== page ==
Yet if IBM does get its act together, the company could establish a leadership position because of its unparalleled set of interactive multimedia technologies that spread across the company.

IBM is selling interactive technology in business, consumer and educational markets today and is developing technology to play in emerging markets like interactive TV. IBM also has a long history in selling and designing products for a broad range of customers. And it has a more cooperative attitude brought on by the recognition that Big Blue is no longer omnipotent.

These are bankable traits in a market tired of hype and arrogance. Far from being a company that has fallen and can't get up, IBM has the potential to be the leading supplier of interactive technology.

Online services? Prodigy Services Co., co-owned by IBM and Sears, Roebuck & Co., is the biggest.

CD-ROM? IBM has been developing CD-ROM titles for years. Last week, IBM and Children's Television Workshop, the respected producer of "Sesame Street," announced plans to co-develop educational titles.

IBM Personal Computer Co., one of the shining lights inside IBM, is a leading marketer of multimedia PCs. At the Fred Meyer Inc. hypermarket chain in the Northwest, meanwhile, employees learn how to stack bananas on an IBM-designed CD-ROM training system partly underwritten by Chiquita Brands.

Interactive TV? IBM is developing TV set-top boxes for Bell Atlantic Corp. and a Canadian cable service from Groupe Videotron. IBM also is working on storage systems and video servers, the infrastructure needed to produce two-way TV.

Interactive kiosks? IBM is a leader. At the Stop & Shop Cos. supermarket chain in Boston, customers can enter an order in the deli kiosk on the way in and then pick it up with no waiting.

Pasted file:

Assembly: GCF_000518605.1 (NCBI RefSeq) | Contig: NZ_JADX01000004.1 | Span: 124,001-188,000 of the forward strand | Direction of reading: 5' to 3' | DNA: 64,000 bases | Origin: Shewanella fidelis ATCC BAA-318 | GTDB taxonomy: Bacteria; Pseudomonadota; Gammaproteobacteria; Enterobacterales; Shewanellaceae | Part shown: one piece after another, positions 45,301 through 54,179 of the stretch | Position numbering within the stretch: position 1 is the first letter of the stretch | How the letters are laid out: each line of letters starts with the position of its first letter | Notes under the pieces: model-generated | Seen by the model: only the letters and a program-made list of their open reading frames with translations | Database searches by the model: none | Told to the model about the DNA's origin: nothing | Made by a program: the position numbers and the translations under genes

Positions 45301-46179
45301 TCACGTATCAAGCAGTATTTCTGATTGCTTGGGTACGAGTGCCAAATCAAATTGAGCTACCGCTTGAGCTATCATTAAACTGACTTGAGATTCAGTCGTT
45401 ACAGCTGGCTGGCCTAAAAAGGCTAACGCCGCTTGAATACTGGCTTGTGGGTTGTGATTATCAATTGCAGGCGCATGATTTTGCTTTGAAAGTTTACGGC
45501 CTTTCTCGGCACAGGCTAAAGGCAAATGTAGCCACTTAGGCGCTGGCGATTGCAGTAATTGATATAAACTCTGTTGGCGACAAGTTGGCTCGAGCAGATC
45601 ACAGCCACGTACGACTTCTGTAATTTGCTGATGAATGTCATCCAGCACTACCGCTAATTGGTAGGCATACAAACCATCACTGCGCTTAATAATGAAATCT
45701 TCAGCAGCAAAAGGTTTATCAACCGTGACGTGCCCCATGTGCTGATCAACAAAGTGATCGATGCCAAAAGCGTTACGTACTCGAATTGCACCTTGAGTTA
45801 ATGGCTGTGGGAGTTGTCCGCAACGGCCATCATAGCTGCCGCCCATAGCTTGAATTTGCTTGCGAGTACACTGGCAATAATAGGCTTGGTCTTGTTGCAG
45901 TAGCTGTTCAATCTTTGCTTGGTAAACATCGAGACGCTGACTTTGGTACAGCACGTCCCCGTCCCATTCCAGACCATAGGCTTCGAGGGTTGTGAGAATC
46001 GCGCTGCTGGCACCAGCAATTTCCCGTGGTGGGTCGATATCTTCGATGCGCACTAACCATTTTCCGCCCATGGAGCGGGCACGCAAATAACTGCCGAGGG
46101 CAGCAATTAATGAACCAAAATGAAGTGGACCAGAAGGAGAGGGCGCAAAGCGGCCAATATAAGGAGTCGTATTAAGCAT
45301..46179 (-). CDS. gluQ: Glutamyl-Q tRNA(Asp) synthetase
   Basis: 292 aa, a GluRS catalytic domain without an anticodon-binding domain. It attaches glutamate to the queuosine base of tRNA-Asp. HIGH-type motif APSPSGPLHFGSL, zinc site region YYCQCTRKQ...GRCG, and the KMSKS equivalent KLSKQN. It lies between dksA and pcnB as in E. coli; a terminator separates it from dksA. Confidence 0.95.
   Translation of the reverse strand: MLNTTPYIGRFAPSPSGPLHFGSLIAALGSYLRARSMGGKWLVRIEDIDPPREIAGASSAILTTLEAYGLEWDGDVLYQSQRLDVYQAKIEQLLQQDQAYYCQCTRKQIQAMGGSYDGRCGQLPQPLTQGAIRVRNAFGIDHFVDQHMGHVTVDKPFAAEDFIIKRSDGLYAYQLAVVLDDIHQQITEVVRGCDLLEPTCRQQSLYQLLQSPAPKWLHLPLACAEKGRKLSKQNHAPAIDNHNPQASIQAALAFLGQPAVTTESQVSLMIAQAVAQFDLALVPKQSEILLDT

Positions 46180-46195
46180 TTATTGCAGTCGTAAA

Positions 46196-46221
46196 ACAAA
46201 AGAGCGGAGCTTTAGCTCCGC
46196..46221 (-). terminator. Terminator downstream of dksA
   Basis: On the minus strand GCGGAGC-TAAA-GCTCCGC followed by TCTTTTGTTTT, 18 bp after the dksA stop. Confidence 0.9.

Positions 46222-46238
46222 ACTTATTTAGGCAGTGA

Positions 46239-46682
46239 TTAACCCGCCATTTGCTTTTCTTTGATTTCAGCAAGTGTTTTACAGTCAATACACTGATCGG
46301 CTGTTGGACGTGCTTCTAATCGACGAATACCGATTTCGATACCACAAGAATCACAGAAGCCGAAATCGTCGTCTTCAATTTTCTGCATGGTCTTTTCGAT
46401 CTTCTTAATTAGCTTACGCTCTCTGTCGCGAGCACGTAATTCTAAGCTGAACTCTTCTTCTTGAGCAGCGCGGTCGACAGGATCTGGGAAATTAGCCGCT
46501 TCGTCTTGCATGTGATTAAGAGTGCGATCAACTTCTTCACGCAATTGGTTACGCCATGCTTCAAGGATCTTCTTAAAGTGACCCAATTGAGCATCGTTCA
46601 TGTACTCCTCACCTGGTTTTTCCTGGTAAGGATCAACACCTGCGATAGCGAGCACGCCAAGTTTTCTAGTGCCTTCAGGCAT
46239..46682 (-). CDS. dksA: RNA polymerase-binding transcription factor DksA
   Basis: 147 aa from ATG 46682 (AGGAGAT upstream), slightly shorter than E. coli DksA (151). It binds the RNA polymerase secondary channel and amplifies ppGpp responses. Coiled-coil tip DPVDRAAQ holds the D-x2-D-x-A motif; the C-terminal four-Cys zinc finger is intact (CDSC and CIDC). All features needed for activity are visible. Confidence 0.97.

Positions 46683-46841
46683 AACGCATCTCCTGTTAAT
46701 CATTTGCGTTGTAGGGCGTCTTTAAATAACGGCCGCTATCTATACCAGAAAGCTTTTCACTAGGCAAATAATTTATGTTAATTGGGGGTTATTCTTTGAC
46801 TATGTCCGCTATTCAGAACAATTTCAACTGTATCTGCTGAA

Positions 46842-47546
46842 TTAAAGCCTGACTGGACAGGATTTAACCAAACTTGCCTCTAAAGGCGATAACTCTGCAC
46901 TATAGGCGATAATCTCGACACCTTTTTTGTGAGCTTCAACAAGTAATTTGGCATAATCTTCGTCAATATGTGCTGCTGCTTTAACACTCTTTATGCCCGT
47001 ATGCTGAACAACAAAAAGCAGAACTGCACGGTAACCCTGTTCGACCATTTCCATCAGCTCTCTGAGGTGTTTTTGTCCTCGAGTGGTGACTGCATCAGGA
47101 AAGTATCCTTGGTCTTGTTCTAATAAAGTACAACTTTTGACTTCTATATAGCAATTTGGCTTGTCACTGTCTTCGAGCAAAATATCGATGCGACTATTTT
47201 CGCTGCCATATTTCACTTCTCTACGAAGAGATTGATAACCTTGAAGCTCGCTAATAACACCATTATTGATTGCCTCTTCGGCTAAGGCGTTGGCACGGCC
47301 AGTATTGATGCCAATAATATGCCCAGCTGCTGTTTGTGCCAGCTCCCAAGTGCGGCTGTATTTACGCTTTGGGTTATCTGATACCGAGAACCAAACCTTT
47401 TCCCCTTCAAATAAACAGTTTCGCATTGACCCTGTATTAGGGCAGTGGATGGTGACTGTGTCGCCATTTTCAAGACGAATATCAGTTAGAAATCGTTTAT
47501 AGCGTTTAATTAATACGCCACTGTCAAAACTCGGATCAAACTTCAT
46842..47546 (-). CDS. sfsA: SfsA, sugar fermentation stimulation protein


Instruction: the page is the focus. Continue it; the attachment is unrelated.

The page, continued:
Hollywood? IBM multimedia technology has been used to produce special effects in movies like Sylvester Stallone's "Cliffhanger." IBM also owns half of a commercial production house, Digital Domain.

Videoconferencing? IBM's there, too.

A single toll-free number for information on all this? IBM has one, promoted in trade ads.

IBM even created hardware and software for the National Science Foundation that serves as the backbone of the Internet, arguably the trendiest piece of the information superhighway. But the Internet connection is little known.

"Nobody wants to associate IBM with it," Mr. Harrah said.

IBM, better known for superior marketing and sales prowess than for technology, is nevertheless staking its bet on technology.

However, IBM, humbled since the days it ruled the computer world, does not expect itself-or any single company-to dominate the enormous interactive market. Nor does IBM feel it gets to mandate what technology will be used.

"One of the things we've had to change about the company is working [with customers and other companies] to answer the question instead of telling the world what the answer is," Mr. Harrah said.

As backlash against interactive hype grows, no one can accuse IBM of hyping the future. Mr. Gerstner seems intent on underpromising and overdelivering.

In the short term, IBM's interactive plans may get buried by the hype of rivals. In the long term, it's possible that IBM's quiet execution will have its rewards.

"We have concluded that there's no real value to crowing about something that will inevitably change and change radically," said Mr. Blakeney. "But we believe IBM has the depth and breadth of research capability and the technological wherewithal that we have the competitive edge to build the premier systems for the information superhighway of the future."